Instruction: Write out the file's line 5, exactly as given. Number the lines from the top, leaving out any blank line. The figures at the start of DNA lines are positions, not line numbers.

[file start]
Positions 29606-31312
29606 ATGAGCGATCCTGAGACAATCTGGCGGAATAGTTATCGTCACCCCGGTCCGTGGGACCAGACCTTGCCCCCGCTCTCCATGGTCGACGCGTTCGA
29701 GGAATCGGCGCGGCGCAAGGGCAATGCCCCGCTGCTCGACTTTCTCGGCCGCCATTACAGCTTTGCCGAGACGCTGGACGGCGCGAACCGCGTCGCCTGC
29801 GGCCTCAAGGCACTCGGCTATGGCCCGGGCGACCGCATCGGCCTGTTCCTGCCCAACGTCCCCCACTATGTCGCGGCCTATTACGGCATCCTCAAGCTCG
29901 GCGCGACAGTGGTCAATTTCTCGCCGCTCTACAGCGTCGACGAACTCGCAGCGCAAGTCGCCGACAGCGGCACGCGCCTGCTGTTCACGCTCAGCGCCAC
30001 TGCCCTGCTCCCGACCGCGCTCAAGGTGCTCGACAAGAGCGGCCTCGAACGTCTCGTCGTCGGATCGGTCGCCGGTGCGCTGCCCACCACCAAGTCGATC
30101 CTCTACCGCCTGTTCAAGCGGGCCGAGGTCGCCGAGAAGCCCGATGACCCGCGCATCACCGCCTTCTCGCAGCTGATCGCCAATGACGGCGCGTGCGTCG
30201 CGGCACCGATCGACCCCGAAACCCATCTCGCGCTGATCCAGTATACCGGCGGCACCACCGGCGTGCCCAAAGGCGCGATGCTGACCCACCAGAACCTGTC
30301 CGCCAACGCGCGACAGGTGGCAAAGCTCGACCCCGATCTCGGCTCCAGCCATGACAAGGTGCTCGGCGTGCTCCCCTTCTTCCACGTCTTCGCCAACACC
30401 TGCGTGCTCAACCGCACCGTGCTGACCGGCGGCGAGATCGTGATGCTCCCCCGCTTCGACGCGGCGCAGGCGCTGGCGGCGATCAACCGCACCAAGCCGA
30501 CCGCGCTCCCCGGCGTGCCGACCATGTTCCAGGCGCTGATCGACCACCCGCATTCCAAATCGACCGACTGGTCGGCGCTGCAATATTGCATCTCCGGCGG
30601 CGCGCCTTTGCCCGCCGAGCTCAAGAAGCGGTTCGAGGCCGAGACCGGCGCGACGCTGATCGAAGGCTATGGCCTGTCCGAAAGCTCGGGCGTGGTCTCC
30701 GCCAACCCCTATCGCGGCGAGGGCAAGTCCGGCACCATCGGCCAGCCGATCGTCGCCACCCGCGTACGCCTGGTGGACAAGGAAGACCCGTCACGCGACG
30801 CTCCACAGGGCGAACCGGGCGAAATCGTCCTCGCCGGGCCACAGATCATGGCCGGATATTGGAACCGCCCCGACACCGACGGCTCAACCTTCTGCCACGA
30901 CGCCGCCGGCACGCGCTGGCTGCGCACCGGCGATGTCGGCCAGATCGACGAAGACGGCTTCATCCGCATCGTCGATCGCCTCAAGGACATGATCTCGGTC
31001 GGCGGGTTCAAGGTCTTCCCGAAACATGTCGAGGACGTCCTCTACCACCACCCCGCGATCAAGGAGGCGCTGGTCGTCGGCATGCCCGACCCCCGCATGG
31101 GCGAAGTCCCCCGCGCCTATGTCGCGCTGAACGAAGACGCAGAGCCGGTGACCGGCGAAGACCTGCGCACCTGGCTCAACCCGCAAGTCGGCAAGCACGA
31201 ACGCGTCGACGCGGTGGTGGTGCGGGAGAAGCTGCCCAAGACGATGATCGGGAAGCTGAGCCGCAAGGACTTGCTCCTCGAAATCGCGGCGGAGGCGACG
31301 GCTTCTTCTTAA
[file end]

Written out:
29901 GCGCGACAGTGGTCAATTTCTCGCCGCTCTACAGCGTCGACGAACTCGCAGCGCAAGTCGCCGACAGCGGCACGCGCCTGCTGTTCACGCTCAGCGCCAC